Ohio has a growing deer problem with a herd of over 700,000 whitetails. Hunting access is a critical link between hunters and herd management. According to Chris Henney from the Ohio Farm Bureau, the Ohio Division of Wildlife and the Ohio Farm Bureau both agree hunter access is the link to better wildlife management. As the deer herd continues to grow, access becomes more important.
Managing whitetails, especially when reducing the antlerless deer population, has resounding effects for both hunters and farmers. Reducing the antlerless deer herd helps eliminate the millions of lost dollars through crop damage. Dealing with antlerless deer is often the key to improving land habitat. Then after harvesting antlerless deer you can begin equalizing the buck/doe ratio. Harvesting antlerless deer will then bring better habitat and better buck hunting. Tighter ratios and lower deer densities mean healthier animals, more pronounced ruts and simply bigger racks. In the end, hunter access is the component which makes this a win-win solution for the hunter and farmers.
Over the years I have observed many different states wildlife division’s policies and practices but Ohio is on the right track. Henney indicated “this program is like the e-harmony of the hunting world.” The concept is to match hunters and farmers with similar ideas. Often there is a gap between why a farmer grants hunting access and why a hunter takes the woods. Some farmers want only antlerless deer taken while others do not care which animals are taken. In the same token, some hunters are only after mature bucks, while others are looking for table fare. If the hunter and farmers ideas are not matched one of them will be very disappointed.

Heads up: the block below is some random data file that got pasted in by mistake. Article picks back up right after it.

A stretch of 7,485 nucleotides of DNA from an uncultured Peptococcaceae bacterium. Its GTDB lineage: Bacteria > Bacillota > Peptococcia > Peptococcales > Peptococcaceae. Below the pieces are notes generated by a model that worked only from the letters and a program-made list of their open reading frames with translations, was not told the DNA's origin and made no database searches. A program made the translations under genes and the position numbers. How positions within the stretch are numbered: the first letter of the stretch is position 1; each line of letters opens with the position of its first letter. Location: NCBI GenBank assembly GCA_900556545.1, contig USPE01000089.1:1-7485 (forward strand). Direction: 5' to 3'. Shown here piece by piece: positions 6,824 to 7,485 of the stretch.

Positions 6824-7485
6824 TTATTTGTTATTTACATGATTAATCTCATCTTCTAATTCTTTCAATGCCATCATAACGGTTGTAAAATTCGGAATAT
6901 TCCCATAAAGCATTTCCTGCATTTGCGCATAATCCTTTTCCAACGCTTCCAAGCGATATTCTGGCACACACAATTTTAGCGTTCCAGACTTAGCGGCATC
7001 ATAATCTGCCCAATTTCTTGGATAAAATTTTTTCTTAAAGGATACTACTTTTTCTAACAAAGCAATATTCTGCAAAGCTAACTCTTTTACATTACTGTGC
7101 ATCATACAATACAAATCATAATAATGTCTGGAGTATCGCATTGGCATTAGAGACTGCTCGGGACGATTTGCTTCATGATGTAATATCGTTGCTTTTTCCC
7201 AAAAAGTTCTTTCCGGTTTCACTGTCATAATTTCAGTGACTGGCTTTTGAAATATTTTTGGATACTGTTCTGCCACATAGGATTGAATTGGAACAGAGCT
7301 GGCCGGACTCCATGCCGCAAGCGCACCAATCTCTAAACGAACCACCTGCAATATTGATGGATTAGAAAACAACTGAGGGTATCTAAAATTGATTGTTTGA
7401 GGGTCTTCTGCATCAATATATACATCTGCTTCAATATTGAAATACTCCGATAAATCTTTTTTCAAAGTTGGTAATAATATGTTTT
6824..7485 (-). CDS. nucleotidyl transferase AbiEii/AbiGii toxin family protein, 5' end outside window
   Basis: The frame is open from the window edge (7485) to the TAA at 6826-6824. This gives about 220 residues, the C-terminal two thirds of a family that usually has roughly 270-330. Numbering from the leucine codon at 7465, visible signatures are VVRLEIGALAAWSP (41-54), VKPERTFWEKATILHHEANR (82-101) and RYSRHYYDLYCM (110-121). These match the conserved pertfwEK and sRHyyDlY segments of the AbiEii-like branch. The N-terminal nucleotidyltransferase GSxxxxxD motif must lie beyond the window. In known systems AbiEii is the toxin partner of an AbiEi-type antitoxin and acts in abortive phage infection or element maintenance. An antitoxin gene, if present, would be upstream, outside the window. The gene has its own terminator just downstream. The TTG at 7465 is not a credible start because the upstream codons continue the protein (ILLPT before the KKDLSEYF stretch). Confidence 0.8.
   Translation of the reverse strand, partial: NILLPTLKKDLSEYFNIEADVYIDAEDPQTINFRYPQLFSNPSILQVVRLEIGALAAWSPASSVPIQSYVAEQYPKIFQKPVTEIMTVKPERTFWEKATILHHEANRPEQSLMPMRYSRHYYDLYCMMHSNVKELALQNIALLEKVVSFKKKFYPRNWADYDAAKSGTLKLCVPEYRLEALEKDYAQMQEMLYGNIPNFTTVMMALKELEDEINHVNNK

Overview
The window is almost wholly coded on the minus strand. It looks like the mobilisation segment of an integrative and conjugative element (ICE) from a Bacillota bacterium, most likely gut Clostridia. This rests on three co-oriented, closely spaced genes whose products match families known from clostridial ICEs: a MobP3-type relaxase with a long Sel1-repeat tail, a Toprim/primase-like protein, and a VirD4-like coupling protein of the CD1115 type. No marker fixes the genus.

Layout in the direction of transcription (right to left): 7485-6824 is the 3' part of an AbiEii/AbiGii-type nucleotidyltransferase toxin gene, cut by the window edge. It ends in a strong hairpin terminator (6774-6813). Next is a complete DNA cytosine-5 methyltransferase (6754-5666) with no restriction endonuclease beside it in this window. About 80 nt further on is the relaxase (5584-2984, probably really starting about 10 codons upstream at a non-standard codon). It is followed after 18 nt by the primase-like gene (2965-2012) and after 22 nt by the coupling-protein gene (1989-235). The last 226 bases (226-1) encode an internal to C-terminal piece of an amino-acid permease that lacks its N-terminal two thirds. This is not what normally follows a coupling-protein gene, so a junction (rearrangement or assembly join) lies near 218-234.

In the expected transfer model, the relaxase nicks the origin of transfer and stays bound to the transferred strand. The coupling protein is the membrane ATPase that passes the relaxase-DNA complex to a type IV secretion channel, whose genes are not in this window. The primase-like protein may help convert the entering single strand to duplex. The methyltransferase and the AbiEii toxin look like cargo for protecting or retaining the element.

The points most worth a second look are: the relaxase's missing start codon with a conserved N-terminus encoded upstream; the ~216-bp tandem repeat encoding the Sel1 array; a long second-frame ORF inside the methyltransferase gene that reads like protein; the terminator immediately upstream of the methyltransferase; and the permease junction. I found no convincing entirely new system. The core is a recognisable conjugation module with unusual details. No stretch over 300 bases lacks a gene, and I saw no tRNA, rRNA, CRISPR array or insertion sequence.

While surveying several landowners/farmers, some of the most important topics to them were harvesting antlerless deer, gaining a hunters profile or hunter "resume", preferred hunting method and sharing hunt ground with other hunters or without exclusive access. This program is trying to get landowners/farmers who have traditionally not participated in other hunter access programs an opportunity to be selective over the hunters accessing their land. It is an opportunity the hunting community cannot take lightly. As hunters, we must put our best foot forward and show the ultimate landowner respect. Hunters need to turn those non-hunters (not anti-hunters) into hunter advocates. If someone doesn’t have a strong opinion it is to our benefit to get them to understand why hunting is so important for our wonderful state. And if it takes me allowing a background check by the landowner/farmer, then go ahead. If we’re going to be carrying a weapon onto someone’s land, I can completely understand their caution.
Currently the ODNR is surveying hunters to gather their opinions and willingness to participate. If hunters and landowners/farmers are willing to align their expectations, this program could become the factor that opens thousands of acres of Ohio’s prime private land. This fall, the ODNR is looking to pilot a program in Eastern Ohio. The pilot program will help the Ohio Division of Wildlife and the Ohio Farm Bureau develop a program that aligns hunters and landowners/farmers. Whether you’re after small game or big game, a properly executed hunter access programs is a winning solution for everyone.
To learn more about the author and gain valuable hunting tips and tricks visit his Website at www.strictlywhitetails.com.
While surveying several landowners/farmers, some of the most important topics to them were harvesting antlerless deer, gaining a hunters profile or hunter 'resume', preferred hunting method and sharing hunt ground with other hunters or without exclusive access.
Fact BoxRead this article and more in the first issue of the Outdoor Times, due on newsstands May 15.